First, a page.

Who Can Sue Your Business Under the ADA

Title III of the ADA was intended to remove barriers and make places of public accommodation for all type of individuals with disabilities and not just those that are wheel chair bound. The primary focus under the ADA is persons with physical disabilities and includes a very broad range of disabled individuals.

The congressional committee reports and the Justice Department look to a comparison between a disabled person and an average person. The Justice states that a person with a disability is one whose important life activities are restricted as to the conditions, manner, or duration under which they can be performed in comparison with most people.

The ADA statute defines disability as follows:

The term “disability” means, with respect to an individual:

(A) a physical or mental impairment that substantially limits

one or more of the major life activities of such individual;

(B) a record of such an impairment; or

(C) being regarded as having such an impairment.

The definition is obviously overbroad and appears to set no limitations other than it limits or impairs one or more major life activities. The Justice Department which is charged with interpreting the ADA gives further definition about what is a disability. The just department interprets the phrase “physical or mental impairment” as meaning as follows:

(i) Any physiological disorder or condition, cosmetic disfigurement, or anatomical loss affecting one or more of the following body systems: neurological; musculoskeletal; special sense organs; respiratory, including speech organs; cardiovascular; reproductive; digestive; genitourinary; hemic and lymphatic; skin; and endocrine;

(ii) Any mental or psychological disorder such as mental retardation, organic brain syndrome, emotional or mental illness, and specific learning disabilities;

(iii) The phrase physical or mental impairment includes, but is not limited to, such contagious and noncontagious diseases and conditions as orthopedic, visual, speech, and hearing impairments, cerebral palsy, epilepsy, muscular dystrophy, multiple sclerosis, cancer, heart disease, diabetes, mental retardation, emotional illness, specific learning disabilities, HIV disease (whether symptomatic or asymptomatic), tuberculosis, drug addiction, and alcoholism;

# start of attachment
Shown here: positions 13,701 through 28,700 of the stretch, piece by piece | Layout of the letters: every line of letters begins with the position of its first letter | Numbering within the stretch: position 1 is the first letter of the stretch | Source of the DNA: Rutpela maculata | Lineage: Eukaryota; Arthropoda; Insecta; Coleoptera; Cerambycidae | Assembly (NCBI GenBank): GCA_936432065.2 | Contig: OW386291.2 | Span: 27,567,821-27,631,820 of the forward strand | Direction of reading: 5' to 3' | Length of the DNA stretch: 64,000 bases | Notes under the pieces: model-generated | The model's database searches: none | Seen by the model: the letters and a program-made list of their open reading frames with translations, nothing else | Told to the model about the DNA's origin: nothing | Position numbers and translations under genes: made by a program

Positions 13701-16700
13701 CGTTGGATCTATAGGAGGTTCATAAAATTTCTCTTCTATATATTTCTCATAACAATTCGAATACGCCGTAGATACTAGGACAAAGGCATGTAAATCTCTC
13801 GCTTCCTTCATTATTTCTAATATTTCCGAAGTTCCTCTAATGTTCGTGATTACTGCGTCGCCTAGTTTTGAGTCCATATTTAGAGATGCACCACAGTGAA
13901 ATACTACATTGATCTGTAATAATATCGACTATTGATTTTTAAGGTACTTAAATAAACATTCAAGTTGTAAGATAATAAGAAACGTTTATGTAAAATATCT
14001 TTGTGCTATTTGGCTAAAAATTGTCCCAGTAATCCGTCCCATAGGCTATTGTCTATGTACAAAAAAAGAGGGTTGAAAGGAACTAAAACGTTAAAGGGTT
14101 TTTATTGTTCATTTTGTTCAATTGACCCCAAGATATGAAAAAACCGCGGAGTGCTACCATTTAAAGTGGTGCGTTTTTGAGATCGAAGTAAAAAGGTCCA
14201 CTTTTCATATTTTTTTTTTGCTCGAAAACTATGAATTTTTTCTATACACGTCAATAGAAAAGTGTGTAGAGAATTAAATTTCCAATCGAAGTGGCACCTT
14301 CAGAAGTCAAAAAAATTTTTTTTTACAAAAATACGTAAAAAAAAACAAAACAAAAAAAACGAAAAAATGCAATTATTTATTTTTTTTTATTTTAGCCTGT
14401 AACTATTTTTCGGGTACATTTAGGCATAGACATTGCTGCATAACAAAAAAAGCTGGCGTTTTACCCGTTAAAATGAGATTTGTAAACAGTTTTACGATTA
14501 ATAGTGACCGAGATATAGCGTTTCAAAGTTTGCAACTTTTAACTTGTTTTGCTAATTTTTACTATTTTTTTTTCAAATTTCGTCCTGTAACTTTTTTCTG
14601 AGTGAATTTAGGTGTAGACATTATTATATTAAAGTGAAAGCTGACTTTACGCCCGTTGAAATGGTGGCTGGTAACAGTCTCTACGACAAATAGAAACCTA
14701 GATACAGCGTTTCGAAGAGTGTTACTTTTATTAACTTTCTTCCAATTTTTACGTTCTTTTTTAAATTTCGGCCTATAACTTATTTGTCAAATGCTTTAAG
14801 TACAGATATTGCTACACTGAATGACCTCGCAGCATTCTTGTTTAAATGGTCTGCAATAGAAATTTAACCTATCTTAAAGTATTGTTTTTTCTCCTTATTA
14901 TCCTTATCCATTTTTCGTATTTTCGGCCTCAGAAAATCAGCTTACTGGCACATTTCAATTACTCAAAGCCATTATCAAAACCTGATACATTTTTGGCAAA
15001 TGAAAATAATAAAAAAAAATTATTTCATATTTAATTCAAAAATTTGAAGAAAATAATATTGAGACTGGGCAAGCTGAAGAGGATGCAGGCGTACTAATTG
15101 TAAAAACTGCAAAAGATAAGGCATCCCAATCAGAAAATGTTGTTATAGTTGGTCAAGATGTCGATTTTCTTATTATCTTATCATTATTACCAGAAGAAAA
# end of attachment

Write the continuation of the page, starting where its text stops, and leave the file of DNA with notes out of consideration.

(iv) The phrase physical or mental impairment does not include homosexuality or bisexuality.

The Justice Department provides further definition and defines major life activities. For purposes of the ADA in public accessibility, the phrase “major life activities” means functions such as caring for one’s self, performing manual tasks, walking, seeing, hearing, speaking, breathing, learning, and working.

The Justice Department then defines the phrase “has a record of such an impairment” means has a history of, or has been misclassified as having, a mental or physical impairment that substantially limits one or more major life activities.

For purposes of the ADA Title III, per the Justice Department, the phrase “is regarded as having an impairment” means:

(i) Has a physical or mental impairment that does not substantially limit major life activities but that is treated by a private entity as constituting such a limitation;

(ii) Has a physical or mental impairment that substantially limits major life activities only as a result of the attitudes of others toward such impairment; or

(iii) Has none of the impairments defined in paragraph (1) of this definition but is treated by a private entity as having such an impairment.

The Justice Department also specifically excludes various conditions as not covered under the ADA Title III as disabilities, specifically the following are excluded from the “term disability”:

(i) Transvestism, transsexualism, pedophilia, exhibitionism, voyeurism, gender identity disorders not resulting from physical impairments, or other sexual behavior disorders;

(ii) Compulsive gambling, kleptomania, or pyromania; or

(iii) Psychoactive substance use disorders resulting from current illegal use of drugs.

Drug means a controlled substance, as defined in schedules I through V of section 202 of the Controlled Substances Act (21 U.S.C. 812).a

Illegal use of drugs means the use of one or more drugs, the possession or distribution of which is unlawful under the Controlled Substances Act (21 U.S.C. 812). The term “illegal use of drugs” does not include the use of a drug taken under supervision by a licensed health care professional, or other uses authorized by the Controlled Substances Act or other provisions of Federal law.

Individual with a disability means a person who has a disability. The term “individual with a disability” does not include an individual who is currently engaging in the illegal use of drugs, when the private entity acts on the basis of such use.

Minor impairments are not disabilities, some specific impairments that are not included are infected finger, heartburn, simply myopia, left handedness, normal sensitivity to tobacco smoke, fear of heights, varicose veins, trick knee, crossed eyes, and usually being overweight.

The United States Supreme Court added further clarification by stating that corrective measures such as medication or glasses have to be taken into account in determining whether or not the individual qualifies as disabled person under the ADA.